Drowned Syrian toddler embodies heartbreak of migrant crisis


Heartbreaking images that emerged Wednesday of a drowned Syrian toddler's body on a Turkish beach went viral, shared by thousands of social media users around the world.

The 3-year-old boy and his 5-year-old brother were reported by Turkish media to have been among 12 refugees who drowned when their boat apparently capsized while trying to make the short but treacherous journey to the Greek island of Kos. Later reports identified the little boy as Aylan Kurdi, and said the family was trying to find refuge in Canada.

Photos carried by Turkey's Dogan news agency showed the child face-down on the beach, wearing a red T-shirt, blue shorts and sneakers with Velcro closings, and subsequently a Turkish police officer cradling the small corpse. Other images circulated widely on social media once the boy’s identity became known, including one of him smiling brightly with his brother Galip, an oversized teddy bear between them.

Europe is coping with an enormous human wave of refugees, many of them from Syria, and images of recent days have shown people struggling through gaps in border fences, sleeping in train stations or trudging wearily through fields. And the world was horrified last week by news that the decomposing bodies of 71 migrants had been found in a truck on a roadside in Austria, apparently suffocated.

But even against this backdrop of dramatic suffering, the dead toddler's photo struck a nerve -- and ignited debate over whether the grim and graphic photos should have been published online and in print. Passions were particularly strong in Europe, which is struggling to deal with the human tide of refugees and migrants, and in Britain, which has taken in a tiny fraction of those being welcomed by other wealthy nations such as Germany and Sweden.

The London-based Independent newspaper published the photos together with a strongly worded editorial headlined: “Somebody’s Child.”

“If these extraordinarily powerful images of a dead Syrian child washed up on a beach don’t change Europe’s attitude to refugees, what will?” it asked.

Human smuggling is a booming trade in and near the town of Bodrum, on whose beach the little boy’s body washed ashore.

Turkish media quoted a senior Turkish naval official as saying that two boats carrying 23 people had set off separately toward Greece from the Akyarlar area of the Bodrum peninsula.

The confirmed dead included five children and one woman, while seven others were rescued and two reached shore in lifejackets, according to Today’s Zaman newspaper.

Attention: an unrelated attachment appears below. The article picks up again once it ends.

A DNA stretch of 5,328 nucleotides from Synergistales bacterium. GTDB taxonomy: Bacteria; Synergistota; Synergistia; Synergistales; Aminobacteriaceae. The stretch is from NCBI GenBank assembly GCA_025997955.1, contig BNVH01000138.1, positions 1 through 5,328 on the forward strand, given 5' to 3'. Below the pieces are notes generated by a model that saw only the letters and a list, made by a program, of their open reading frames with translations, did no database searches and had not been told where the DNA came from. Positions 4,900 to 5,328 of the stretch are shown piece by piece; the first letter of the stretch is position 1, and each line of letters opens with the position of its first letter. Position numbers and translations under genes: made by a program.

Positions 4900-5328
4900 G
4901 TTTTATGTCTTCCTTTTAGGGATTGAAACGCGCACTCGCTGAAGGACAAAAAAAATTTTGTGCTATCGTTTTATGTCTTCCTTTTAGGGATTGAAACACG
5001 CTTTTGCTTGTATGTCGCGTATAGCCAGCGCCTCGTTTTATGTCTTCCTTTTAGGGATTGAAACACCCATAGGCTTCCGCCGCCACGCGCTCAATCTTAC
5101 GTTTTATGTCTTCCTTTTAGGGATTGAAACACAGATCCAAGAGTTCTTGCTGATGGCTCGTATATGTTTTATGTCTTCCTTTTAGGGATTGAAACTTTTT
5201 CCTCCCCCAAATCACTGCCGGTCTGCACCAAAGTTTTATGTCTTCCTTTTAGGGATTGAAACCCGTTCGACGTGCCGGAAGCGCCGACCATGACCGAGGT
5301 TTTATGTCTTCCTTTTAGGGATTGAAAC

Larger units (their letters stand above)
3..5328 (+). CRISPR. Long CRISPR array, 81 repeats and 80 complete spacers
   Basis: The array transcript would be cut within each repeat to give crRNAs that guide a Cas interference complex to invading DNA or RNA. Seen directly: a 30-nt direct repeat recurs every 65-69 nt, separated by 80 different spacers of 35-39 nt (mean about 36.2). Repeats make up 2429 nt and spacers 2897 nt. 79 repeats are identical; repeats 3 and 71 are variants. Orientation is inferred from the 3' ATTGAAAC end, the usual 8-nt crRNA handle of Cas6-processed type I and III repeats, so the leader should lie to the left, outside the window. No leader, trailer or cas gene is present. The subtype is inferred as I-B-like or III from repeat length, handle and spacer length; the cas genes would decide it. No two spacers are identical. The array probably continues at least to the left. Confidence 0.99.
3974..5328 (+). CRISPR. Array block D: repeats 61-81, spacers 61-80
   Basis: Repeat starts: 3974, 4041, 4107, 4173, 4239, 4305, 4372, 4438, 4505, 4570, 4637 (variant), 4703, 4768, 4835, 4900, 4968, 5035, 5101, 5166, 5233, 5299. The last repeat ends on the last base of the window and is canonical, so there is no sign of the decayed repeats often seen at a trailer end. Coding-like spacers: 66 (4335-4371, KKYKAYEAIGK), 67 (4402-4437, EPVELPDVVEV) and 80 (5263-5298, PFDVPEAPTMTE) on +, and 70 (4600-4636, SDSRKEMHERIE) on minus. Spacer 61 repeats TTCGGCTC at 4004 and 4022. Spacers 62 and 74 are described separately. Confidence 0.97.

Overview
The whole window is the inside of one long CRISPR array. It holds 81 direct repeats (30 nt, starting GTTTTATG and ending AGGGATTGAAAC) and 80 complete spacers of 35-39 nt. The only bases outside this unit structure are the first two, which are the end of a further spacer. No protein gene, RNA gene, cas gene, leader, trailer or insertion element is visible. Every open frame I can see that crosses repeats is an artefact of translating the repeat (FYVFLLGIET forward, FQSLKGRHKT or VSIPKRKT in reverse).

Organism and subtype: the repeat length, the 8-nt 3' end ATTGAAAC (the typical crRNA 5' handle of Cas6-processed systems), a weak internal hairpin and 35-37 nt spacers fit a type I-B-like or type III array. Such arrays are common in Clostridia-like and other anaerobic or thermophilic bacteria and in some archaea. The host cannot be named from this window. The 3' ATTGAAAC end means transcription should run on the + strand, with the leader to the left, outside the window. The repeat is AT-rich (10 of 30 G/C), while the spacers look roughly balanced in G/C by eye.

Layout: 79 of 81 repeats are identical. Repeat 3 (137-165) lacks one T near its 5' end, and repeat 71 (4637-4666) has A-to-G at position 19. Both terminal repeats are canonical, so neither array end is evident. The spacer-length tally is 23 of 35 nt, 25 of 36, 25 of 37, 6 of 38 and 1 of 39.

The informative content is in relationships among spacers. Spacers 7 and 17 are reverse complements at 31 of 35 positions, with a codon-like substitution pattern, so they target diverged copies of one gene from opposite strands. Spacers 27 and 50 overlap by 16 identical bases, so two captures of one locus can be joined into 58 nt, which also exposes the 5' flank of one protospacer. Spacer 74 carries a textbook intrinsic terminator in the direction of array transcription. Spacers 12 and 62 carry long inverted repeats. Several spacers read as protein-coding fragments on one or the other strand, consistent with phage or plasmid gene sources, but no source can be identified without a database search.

The naval official said a total of 13 migrants have died in the area over the last two days attempting to reach Kos, while 457 have been rescued.

The small boy in the photos was one of six people from the Syrian city of Kobani, according to the Dogan agency. Kobani, near the border with Turkey, became a much-scrutinized symbol of the menace posed by the militants of Islamic State, who besieged its Kurdish defenders for months last year before being driven back in January with the aid of airstrikes by a U.S.-led military coalition. But thousands have fled the fighting there, many of them terrorized after Islamic State fighters earlier this year managed to infiltrate the town’s outskirts and staged chilling house-to-house executions in the areas they briefly occupied.

About 2,000 people per day are making the short crossing from Turkey to the Greek islands, with thousands more crossing the Mediterranean from North Africa. European Union states report more than 500,000 migrants and refugees have crossed the Mediterranean so far this year, and 2,600 of them have died trying to make it.

Turkish officials have criticized European nations for failing to deal appropriately with the crisis.

"European countries’ worrying approach to the flow of migrants has caused sorrow and it has been evaluated that the issue should be taken up in a basic human rights perspective," Turkey’s National Security Council said in a statement, according to the Reuters news agency.

Turkey is presently hosting more than 1.9 million refugees from Syria.


Sept. 3, 3 a.m.: This article has been updated with the child's identity and additional details and background.

Sept. 2, 9:07 p.m.: This article has been updated with additional details and background.

This article was originally published on Sept. 2 at 5:12 p.m.


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